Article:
His posthumous VC was announced the next month. It later emerged that he had written a “first and last” letter to his newborn son before the mission suspecting he would die on it. The poignant postscript to the note read: “I am off on a trip from which I don’t expect to return but which I hope will shorten the war a bit.”
13) Albert Jacka, Victoria Cross
Lance Corporal Bert Jacka received the first VC awarded to a serviceman from the Commonwealth during the First World War. An Australian born on a dairy farm in Victoria, Jacka and a small group of men were ambushed by the Turks nearly a month after the Gallipoli landings of April 1915.
It was at 3.30am on May 20, 1915 that a party of Turks crept up to Jacka’s trench and threw eight bombs into it. Three men were killed and all the other men, except Jacka, were injured. He kept up a relentless fire against the enemy to halt their advance and then asked a volunteer to keep up a steady fire as he went along several trenches, crossed no-man’s land and ambushed the Turks from the rear. He shot five Turks and bayoneted two more. “Well, I managed to get the beggars,” he declared the next morning.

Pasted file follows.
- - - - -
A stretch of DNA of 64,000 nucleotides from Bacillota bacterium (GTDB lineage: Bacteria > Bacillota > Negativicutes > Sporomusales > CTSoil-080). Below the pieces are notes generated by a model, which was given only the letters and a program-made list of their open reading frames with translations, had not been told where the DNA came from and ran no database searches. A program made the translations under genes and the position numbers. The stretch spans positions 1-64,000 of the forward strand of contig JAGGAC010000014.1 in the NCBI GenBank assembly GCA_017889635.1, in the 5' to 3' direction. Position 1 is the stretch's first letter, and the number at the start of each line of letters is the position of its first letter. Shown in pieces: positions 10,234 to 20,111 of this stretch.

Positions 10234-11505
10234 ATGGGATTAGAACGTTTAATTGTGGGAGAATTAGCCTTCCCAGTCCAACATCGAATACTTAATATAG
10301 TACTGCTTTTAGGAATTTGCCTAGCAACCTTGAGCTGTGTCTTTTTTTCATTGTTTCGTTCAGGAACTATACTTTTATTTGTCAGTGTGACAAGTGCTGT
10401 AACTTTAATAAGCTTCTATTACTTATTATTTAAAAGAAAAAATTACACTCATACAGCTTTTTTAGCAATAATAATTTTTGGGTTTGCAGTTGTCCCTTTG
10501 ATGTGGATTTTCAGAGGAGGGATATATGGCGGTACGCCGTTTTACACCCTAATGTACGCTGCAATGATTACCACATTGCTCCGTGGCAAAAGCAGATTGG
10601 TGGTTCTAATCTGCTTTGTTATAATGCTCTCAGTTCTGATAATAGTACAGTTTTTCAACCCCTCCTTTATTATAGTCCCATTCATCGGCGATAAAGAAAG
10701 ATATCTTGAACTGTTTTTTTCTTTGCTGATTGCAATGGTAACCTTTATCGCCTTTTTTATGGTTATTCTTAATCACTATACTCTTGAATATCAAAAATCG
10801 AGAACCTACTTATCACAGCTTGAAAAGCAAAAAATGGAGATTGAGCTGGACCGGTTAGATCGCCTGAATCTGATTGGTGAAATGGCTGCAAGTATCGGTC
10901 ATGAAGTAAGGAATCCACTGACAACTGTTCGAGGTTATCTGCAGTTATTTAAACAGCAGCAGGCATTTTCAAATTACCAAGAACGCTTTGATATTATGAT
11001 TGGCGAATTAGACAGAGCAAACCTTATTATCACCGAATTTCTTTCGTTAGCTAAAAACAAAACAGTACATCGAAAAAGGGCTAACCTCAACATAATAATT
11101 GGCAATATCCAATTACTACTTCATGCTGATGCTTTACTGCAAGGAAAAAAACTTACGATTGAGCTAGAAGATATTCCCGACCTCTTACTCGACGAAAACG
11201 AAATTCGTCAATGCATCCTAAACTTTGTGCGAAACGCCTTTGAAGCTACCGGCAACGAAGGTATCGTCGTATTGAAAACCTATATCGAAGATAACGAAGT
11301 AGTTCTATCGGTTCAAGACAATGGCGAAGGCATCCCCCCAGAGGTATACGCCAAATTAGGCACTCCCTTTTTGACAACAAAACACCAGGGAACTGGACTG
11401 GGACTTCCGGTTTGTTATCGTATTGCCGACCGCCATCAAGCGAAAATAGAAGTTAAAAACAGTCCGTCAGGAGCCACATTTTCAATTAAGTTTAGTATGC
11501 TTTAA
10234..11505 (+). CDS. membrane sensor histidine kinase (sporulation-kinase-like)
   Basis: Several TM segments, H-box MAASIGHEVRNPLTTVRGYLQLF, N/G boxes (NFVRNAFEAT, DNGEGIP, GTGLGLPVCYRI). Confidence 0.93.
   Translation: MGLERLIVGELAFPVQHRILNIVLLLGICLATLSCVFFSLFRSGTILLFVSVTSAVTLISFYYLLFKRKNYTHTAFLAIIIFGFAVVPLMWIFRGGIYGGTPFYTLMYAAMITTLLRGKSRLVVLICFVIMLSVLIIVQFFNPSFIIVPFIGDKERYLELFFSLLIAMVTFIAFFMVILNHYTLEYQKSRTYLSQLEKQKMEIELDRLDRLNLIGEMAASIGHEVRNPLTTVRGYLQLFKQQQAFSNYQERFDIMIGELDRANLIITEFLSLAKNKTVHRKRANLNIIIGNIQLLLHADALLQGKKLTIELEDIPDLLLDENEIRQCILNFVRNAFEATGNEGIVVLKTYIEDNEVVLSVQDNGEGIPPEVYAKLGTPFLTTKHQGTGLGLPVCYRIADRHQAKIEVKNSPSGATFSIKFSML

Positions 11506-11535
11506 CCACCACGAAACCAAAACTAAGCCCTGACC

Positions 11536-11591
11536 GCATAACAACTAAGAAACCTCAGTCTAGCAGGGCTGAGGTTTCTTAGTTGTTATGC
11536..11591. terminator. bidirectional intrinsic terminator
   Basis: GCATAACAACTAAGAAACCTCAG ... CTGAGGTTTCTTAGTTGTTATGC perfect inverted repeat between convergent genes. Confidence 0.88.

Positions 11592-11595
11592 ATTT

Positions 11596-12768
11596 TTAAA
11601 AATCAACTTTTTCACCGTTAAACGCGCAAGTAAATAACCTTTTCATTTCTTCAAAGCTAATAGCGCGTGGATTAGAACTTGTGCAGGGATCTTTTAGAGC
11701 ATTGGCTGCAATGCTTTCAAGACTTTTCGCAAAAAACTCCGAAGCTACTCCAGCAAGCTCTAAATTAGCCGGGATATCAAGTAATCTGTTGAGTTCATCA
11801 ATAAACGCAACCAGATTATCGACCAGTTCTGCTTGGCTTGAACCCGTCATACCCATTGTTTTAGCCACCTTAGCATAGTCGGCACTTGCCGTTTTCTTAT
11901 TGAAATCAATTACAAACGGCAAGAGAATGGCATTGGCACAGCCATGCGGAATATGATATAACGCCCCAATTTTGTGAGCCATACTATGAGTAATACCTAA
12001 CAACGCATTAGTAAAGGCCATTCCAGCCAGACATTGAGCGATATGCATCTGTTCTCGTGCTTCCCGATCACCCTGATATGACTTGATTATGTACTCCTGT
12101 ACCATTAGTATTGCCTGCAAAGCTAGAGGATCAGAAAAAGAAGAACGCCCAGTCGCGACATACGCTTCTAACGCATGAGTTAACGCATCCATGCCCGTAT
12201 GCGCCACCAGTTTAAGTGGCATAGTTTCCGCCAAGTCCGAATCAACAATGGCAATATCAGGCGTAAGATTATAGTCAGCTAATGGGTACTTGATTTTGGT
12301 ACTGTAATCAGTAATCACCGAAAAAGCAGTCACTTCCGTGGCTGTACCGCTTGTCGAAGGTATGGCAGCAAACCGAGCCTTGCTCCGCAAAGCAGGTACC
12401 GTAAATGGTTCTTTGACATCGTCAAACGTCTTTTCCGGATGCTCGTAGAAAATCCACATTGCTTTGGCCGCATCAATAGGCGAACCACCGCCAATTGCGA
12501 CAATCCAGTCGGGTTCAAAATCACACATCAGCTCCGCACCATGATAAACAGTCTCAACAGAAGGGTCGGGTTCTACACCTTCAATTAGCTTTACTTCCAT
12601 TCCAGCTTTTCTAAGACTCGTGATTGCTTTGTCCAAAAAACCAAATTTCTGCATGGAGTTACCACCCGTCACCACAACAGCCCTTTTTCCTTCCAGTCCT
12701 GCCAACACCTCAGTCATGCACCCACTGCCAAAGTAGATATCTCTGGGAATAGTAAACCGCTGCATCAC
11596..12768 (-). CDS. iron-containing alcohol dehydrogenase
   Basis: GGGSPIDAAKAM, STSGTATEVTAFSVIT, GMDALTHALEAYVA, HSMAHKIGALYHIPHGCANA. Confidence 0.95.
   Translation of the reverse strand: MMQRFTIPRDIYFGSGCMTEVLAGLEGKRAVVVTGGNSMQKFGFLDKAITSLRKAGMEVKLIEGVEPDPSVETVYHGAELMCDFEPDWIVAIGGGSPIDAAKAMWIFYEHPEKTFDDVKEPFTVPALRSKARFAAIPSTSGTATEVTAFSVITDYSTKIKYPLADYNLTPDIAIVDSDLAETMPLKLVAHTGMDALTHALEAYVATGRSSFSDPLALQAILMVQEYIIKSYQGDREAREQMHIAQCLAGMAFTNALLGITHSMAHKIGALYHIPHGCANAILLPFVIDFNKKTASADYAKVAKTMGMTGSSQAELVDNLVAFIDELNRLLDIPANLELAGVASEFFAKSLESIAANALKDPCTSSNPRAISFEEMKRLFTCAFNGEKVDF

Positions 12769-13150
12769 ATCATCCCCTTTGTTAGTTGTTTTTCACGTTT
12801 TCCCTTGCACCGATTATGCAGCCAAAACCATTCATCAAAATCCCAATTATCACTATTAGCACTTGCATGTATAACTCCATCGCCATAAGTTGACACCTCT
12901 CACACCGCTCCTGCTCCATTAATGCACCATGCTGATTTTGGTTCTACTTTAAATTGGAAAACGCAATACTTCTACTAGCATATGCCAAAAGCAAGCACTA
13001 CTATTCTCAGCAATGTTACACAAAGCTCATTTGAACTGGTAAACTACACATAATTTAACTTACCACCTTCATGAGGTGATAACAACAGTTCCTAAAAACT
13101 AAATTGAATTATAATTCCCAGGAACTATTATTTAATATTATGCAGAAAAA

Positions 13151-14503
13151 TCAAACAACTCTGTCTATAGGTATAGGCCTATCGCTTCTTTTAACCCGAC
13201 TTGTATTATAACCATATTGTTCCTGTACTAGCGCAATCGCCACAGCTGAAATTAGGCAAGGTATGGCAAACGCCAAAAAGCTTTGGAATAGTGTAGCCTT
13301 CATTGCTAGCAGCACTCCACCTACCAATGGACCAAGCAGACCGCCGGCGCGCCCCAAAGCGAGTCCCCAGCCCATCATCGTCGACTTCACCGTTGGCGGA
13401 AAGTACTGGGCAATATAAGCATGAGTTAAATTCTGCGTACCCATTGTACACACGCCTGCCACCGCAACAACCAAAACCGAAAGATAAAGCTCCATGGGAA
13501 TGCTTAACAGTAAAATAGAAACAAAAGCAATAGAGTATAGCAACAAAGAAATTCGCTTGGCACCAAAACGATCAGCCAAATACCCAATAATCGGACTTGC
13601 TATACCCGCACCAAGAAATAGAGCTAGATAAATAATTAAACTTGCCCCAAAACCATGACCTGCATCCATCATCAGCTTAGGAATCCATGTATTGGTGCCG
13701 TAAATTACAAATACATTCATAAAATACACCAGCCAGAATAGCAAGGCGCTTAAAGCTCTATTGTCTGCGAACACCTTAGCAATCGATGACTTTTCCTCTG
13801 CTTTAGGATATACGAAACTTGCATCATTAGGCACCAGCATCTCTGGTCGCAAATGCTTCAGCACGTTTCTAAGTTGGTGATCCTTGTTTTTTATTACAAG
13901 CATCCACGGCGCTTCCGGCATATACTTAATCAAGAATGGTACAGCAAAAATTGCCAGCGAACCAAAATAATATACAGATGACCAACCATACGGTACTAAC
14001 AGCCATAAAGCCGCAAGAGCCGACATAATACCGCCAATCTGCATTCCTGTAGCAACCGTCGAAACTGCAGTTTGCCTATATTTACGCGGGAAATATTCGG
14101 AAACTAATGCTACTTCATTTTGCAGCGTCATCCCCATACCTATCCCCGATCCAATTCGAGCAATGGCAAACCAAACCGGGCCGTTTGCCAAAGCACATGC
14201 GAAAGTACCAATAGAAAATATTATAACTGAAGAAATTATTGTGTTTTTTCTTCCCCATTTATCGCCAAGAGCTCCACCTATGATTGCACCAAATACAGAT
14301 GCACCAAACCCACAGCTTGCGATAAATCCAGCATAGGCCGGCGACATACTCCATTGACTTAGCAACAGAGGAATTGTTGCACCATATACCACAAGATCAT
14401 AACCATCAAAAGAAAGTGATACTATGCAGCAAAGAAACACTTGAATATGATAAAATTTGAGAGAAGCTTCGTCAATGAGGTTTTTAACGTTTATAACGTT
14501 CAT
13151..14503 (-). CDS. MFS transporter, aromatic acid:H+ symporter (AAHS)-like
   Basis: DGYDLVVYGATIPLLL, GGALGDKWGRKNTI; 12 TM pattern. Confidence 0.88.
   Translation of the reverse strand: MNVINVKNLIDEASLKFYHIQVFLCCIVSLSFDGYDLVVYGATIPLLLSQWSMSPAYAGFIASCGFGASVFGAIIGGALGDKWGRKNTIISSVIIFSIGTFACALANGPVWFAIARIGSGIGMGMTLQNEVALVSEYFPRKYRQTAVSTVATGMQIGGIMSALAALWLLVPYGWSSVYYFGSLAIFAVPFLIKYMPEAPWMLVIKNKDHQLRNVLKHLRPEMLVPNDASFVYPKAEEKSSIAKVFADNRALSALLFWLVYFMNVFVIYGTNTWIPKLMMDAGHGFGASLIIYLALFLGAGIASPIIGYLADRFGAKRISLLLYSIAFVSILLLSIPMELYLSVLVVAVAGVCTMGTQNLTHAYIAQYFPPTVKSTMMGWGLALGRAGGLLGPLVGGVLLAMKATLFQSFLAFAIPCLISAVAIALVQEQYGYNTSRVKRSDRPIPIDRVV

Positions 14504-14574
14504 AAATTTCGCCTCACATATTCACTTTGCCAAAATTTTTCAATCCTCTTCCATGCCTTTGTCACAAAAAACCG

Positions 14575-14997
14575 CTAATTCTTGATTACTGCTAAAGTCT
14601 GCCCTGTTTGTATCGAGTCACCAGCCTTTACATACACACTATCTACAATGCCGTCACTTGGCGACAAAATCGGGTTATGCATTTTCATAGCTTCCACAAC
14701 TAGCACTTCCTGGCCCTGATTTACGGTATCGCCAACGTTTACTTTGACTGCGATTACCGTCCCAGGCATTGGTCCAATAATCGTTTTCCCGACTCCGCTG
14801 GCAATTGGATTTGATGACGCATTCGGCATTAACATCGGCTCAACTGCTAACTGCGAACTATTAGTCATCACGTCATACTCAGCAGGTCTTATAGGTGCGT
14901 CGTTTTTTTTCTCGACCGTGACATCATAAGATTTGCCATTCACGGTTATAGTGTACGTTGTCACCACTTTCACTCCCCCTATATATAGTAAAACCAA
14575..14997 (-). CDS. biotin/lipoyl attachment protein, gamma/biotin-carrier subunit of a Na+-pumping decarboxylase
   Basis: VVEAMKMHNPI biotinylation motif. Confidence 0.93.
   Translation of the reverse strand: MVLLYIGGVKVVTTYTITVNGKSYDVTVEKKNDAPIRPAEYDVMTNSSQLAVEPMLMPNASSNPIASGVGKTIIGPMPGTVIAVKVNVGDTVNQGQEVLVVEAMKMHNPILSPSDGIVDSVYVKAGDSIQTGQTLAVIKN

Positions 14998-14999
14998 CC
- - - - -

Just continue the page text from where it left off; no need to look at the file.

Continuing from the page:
Another of the volunteers had killed two more Turks as they had tried to escape. A dangerous and daring action against the enemy had been a total success and Jacka’s VC was announced two months later.
He was rapidly promoted and was awarded the Military Cross for actions at Pozieres on August 5, 1916. Jacka was twice injured during a daring attack on the Germans that saw fierce hand-to-hand fighting and an unlikely victory by a far smaller Australian force of just eight men against scores of the enemy. “If we stay here they are bound to capture us and I would sooner be dead than a prisoner,” Jacka had told his comrades before they killed many Germans and took a further 50 prisoner.